Until 1990, all hard cheese contained calves’ stomach lining, known as rennet, in order to make the dairy curdle. Today, nearly all rennet is produced in vitro, where genetically engineered bacteria serve as factories for producing chymosin, the key component of rennet. After the genetically engineered bacteria does its job, it’s discarded, leaving the chymosin isolated and allowing the cheese to be considered GMO-free. Not only is this the same way Impossible Foods makes its heme, this is also the same process used to create the insulin that millions of diabetics safely inject themselves with every day.
It’s unclear why Impossible Foods should be treated any differently by FOE on this score than cheese-makers have been for the past three decades.
FOE also also takes aim at meats grown from animal cells even if they don’t use genetic engineering. The main concern with these foods, FOE asserts, is that it’s too early to know if they’re safe.
In addition to the fact that none of these products are on the market (though I’ve eaten them several times in researching my book on the topic and felt fine each time), already the FDA has declared, “Given information we have at the time, it seems reasonable to think that cultured meat, if manufactured in accordance with appropriate safety standards and all relevant regulations, could be consumed safely.”
FOE asserts in its paper that the FDA isn’t capable of making that determination.
Michael Jacobson, cofounder of the Center for Science in the Public Interest, feels differently. The man who’s crusaded against the dangers of food additives like trans fats and olestra is optimistic about cellular agriculture. “It’s a good way to have animal products that would be a lot safer to consume and more sustainable to produce,” he observes. “I’d be happy to eat it.”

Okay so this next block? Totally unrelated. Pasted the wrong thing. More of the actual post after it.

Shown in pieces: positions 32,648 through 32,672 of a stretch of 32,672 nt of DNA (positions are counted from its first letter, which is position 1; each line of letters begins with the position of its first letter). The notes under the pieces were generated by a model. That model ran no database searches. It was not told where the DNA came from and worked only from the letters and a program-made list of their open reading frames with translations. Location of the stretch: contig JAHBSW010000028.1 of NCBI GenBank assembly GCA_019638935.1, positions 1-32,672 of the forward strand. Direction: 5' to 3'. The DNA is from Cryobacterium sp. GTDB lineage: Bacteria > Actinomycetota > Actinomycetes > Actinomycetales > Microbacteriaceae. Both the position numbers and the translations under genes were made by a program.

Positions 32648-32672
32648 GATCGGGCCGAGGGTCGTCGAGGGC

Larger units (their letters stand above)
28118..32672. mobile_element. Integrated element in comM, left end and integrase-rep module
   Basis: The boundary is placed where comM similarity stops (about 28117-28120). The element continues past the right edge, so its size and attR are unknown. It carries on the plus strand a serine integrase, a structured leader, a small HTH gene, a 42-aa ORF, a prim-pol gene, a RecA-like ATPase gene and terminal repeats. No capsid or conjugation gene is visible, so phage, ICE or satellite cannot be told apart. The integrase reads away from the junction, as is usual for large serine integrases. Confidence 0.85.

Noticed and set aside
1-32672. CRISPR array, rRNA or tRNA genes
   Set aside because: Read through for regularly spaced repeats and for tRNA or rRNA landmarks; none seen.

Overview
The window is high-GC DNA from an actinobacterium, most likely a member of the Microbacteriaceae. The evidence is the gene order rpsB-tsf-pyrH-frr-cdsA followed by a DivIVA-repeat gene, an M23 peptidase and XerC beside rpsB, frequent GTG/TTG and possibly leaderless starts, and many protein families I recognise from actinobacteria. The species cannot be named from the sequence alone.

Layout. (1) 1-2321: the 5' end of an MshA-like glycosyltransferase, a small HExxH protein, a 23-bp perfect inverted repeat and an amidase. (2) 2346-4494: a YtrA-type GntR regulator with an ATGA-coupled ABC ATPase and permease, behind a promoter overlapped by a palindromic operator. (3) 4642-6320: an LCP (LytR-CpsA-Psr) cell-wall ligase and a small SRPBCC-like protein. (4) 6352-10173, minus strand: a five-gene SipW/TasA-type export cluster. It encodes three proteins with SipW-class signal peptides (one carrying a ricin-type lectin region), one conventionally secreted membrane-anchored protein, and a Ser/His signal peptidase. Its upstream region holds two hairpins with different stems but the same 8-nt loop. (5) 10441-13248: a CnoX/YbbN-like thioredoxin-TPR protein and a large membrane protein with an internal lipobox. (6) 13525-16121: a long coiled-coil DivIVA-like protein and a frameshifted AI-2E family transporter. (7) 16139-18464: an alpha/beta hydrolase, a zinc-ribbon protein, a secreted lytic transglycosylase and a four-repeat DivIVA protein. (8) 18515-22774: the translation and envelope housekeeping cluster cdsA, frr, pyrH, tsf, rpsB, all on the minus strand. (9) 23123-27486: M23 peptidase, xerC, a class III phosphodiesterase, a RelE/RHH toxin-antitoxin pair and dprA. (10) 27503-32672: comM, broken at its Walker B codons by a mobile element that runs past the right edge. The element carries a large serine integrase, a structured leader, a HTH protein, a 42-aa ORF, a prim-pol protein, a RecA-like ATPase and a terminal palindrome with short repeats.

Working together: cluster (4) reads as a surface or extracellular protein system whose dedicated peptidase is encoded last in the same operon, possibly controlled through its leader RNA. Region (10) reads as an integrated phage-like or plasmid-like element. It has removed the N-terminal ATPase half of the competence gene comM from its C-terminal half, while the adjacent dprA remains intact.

Does Opposing Alt-Meat Achieve FOE’s Goals?
Given that the overwhelming majority of GMOs in America are planted to feed farm animals so we can eat them, one might wonder whether simply urging less meat consumption would actually do more to achieve FOE’s goal of reducing GMO use in the food supply than criticizing environmentalists-turned-entrepreneurs in their efforts to displace factory farming.
McKay Jenkins, a sharp critic of industrial agriculture, makes this point in his 2017 book Food Fight: GMOs and the Future of the American Diet:
“The grand prize — growing meat from cell cultures rather than from actual living livestock — could mean all types of powerful changes to industrial agriculture. We wouldn’t need pesticide-laden GM corn, industrial slaughterhouses, or gasoline, because we wouldn’t be feeding, slaughtering, or shipping animals around the country. We also wouldn’t need to deal with the mountains (or lakes) of animal waste that contaminate our water, or clouds of methane that contribute to climate change. And we wouldn’t need to kill billions of animals to satisfy our bottomless desire for protein.”
Jenkins is joined in that sentiment by one of industrial agriculture’s biggest foes: Bob Martin, director of the Johns Hopkins Bloomberg School of Public Health’s Center for a Livable Future. Martin, an enthusiast for clean meat, argues that “cellular food animal production is very promising and could solve the problems caused by the present concentrated animal feeding operation model.”
In other words, rather than fighting against the fledgling alt-meat companies, helping to divorce meat production from livestock-raising could just be the most important way to achieve many of the goals FOE is so passionate about pursuing.